3.  Your price positioning
  4.  Your total value proposition
  5.  Your distribution strategy
  6.  Your communication strategy

Many managers still see their target market as everybody.  That may be the case for a firm who produces staple goods but even they may limit their marketing activity.  for example Coca Cola do not see children as a target market (even though children consume their products).  If you are trying to be ‘all things to all men’, you may be wasting valuable resources and not making the most of your specific corporate attributes.

It is important that you base your marketing activity on one or two core attributes which position you within the market.  For example, Volvo promote safety, Rolls Royce highlight luxury and BMW advance the core attribute of driving experience; IBM focus on service quality and Aldi on value for money.  All these brands are positioned on one core attribute.  Some firms have more than one core attribute but no more than two or three attributes.

There are various price positioning strategies:

  1. More for more – For example, BMW cars are sold at a price premium but consumers can expect higher quality engineering and service provision.  A family friend regularly purchased a Mercedes from a dealership near Murrayfield.  They arranged to service and valet his vehicle whilst he attended Scotland Rugby internationals.
  2. More for the same – Pepsi sell their Cola at a similar price to that of Coca Cola but in larger bottles.
  3. The same for less – Aldi advertises that its own brand products are of a similar quality to that of high profile brands but at a lower cost.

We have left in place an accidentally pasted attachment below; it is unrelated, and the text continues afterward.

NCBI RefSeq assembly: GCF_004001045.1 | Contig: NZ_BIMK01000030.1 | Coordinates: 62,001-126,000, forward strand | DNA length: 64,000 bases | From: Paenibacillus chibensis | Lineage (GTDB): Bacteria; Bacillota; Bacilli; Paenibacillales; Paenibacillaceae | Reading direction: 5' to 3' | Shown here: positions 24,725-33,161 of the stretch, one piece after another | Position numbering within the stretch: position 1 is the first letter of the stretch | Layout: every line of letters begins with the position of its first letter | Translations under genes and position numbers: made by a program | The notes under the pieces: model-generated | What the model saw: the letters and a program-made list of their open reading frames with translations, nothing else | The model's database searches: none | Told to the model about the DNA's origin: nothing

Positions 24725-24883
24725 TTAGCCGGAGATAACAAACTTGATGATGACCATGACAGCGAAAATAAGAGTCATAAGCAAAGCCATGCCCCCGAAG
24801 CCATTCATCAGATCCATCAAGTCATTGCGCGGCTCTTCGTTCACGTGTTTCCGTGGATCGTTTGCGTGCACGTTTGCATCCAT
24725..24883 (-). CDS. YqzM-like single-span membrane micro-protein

4. Less for much less – Used by no frills car brands.  You may not get electric windows or air conditioning in your car but you pay a cheap price.
  5. More for less – Used by companies using loss leader strategies, for example BOGOF (Buy one get one free).

Total value proposition is the answer to the question ‘why should I buy from you?’.  It is your product’s core attribute together with those attributes which surround it (halo attributes such as service provision and packaging).  It is the factors which ensure that consumers buy your products rather than those of your competitors.

Your distribution strategy is how your goods reach your target customer.  For example, the rise of internet banking has seen the closure of high street branches; the post office has moved into acting as a delivery agent for direct mail as email has reduced letter postage.

Your communication strategy is how you tell your target customer that your goods are available.  What is the strategic objective of each form of communication you use?  How are communications budgets to be allocated.  Are you aiming to elicit an emotional or a rational response from your target market?